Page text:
United States District Court, D. Nebraska
WILLIAM J. MOYLE, Plaintiff,
CONCRETE INDUSTRIES, INC., and ROGER T. CLARKE, Defendants.
MECHANICAL SYSTEMS, INC., and ACUITY INSURANCE COMPANY, its workers' compensation insurer, Intervenors/Defendants.
LYLE E. STROM, Senior District Judge.
This matter is before the Court on defendants' motion (Filing No. 124) for relief from judgment pursuant to Federal Rule of Civil Procedure 60(b) for lack of subject matter jurisdiction. Alternatively, the defendants move for a remittitur or new trial pursuant to Federal Rule of Civil Procedure 59(a). The defendants have filed a brief (Filing No. 125) and index of evidence (Filing No. 126) in support of that motion. Plaintiff Moyle filed a brief (Filing No. 137) and index of evidence (Filing No. 138) in opposition of the motion. Intervenors Mechanical Systems, Inc. and Acuity Insurance Co. also filed a brief (Filing No. 139) in opposition of the motion. The defendants filed their final brief (Filing No. 142), declaration (Filing No. 143), and index of evidence (Filing No. 145).
The plaintiff is William Moyle ("Moyle"). The defendants are Roger Clarke, his employer, Concrete Industries of Nebraska City, Nebraska, and its owner, NEBCO Incorporated. All defendants are domiciled in Nebraska ( Id. at 2-4).
This action arises from a traffic accident in Cass County, Nebraska, that occurred on October 31, 2012. That day, Moyle drove his company's Ford F450 pickup truck northbound on United States Highway 75. Clarke was also driving northbound on Highway 75 in his employer's concrete mixer truck. Clarke was operating the truck in the scope of his employment at Concrete Industries. As Clarke attempted a right turn onto Highway 34, the vehicles driven by Moyle and Clarke collided. The momentum of Moyle's truck and the collision caused his vehicle to leave the roadway and turn on its roof. During the course of these events, Moyle was left a paraplegic. The plaintiff, Moyle, filed the instant action alleging negligence. The defendants, Clarke, Concrete Industries, and NEBCO, filed counter claims against Moyle for negligence.
On January 28, 2014, after a six-day trial, a jury of twelve reached a unanimous verdict for the plaintiff (Filing No. 108) in the amount of $19, 607, 486.00. The issue before the Court concerns diversity jurisdiction.
II. SUBJECT MATTER JURISDICTION
Moyle asserts federal jurisdiction under 28 U.S.C. § 1332 as a citizen of Montana. Filing No. 1. Under that section, district courts have original subject matter jurisdiction in all civil matters where the controversy exceeds $75, 000 and exists between citizens of different states. 28 U.S.C. § 1332. Moyle, as the party seeking federal forum, has the burden of establishing jurisdiction by a preponderance of the evidence. See Yeldell v. Tuft, 913 F.3d 533, 537 (8th Cir. 1990) (citing Blakemore v. Mo. P. R.R., 789 F.2d 616, 618 (8th Cir. 1986)). Diversity jurisdiction requires each defendant to be a citizen of a different state from each plaintiff. See id. (citing Owen Equip. & Erection Co. v. Kroger, 437 U.S. 365, 373 (1978)).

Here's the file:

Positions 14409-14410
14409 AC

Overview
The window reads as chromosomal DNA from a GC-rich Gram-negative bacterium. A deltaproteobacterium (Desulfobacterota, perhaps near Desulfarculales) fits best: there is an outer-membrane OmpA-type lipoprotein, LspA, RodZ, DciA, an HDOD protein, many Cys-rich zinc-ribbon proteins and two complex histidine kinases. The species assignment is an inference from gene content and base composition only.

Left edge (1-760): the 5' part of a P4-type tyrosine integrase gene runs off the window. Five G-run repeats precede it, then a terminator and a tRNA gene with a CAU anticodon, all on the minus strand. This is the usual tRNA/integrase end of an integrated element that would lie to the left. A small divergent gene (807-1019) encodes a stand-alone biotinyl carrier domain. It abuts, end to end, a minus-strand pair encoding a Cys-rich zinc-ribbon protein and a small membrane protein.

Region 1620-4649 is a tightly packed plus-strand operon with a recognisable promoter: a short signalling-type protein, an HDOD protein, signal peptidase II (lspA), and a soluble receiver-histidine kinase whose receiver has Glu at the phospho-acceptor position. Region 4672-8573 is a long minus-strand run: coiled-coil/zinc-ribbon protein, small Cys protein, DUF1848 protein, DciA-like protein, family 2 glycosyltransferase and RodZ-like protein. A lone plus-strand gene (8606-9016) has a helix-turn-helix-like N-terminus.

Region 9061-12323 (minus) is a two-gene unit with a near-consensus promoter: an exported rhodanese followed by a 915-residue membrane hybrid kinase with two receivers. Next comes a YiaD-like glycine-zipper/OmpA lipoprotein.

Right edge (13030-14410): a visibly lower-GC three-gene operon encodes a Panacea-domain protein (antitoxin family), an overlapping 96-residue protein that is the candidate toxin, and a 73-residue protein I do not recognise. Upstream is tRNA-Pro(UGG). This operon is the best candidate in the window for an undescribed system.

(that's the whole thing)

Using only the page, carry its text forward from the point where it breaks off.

The "determination of citizenship for the purpose of diversity is a mixed question of law and fact, but mainly fact." Altimore v. Mt. Mercy Coll., 420 F.3d 763, 768 (8th Cir. 2005) (citing Blakemore, 789 F.2d at 618). Simultaneous physical presence and intent to remain in a state indefinitely create citizenship in that state. See id. (citing Yeldell, 913 F.2d at 537) ; see also Homes v. Sopuch, 639 F.3d 431, at 433 n.2 (8th Cir. 1981). The existence of diversity of citizenship is determined at the time the suit is instituted, and not when the cause of action arose. Yeldell, 913 F.2d at 537 (citing Smith v. Snerling, 354 U.S. 91, 93 n. 1 (1957)).
Moyle has consistently claimed citizenship in Montana (Filing No. 125, at 2-3). The last time Moyle resided in Montana was mid-2011. Filing No. 126-2, at 7. After a series of moves, Moyle settled in North Dakota in October 2011 with a friend, Chad Heller ("Heller") (Filing No. 125, at 8; Filing No. 126-2, at 7). On June 19, 2012, Moyle and Heller traveled to Omaha to see a concert and they decided to move to Omaha (Filing No. 126-2, at 7). Moyle and Heller came to Omaha numerous times before the final move in order to find lodging and work ( Id. ). They signed an eleven-month lease and moved to Omaha (Filing No. 126-2, at 8). In deposition, Moyle stated that he intended to remain in Omaha for the duration of the lease and had no plans thereafter ( Id. ).
On direct examination, Moyle testified that meeting his future fiancee was 90% of the reason he moved to Omaha ( Id. at 7). Originally, Moyle lined up a job with a carpet company, but after meeting his fiancee in August, Moyle decided the work was too unstable (Filing No. 126-2, at 15; Filing No. 118, at 7-9), so Moyle left his old job, joined the union, started "a grown-up job" at MSI, and planned a career path (Filing No. 118, at 8). At trial, he testified:
But I figured I was going to be in Omaha a while, as - meeting Paulina so it was time to get a grown-up job so I joined the union and I started working for Mechanical Systems to plot out basically a career and a path that I could go down rather than the uncertainty of carpet. At the time it was great but I wanted something a little - job security, I suppose.
( Id. ). Because of her, Moyle planned to get the "grown-up job, " planned on being in Omaha for a while, and wanted job security ( Id. ). From August 2012 until October 31, 2012, the date of the collision, Moyle moved to ...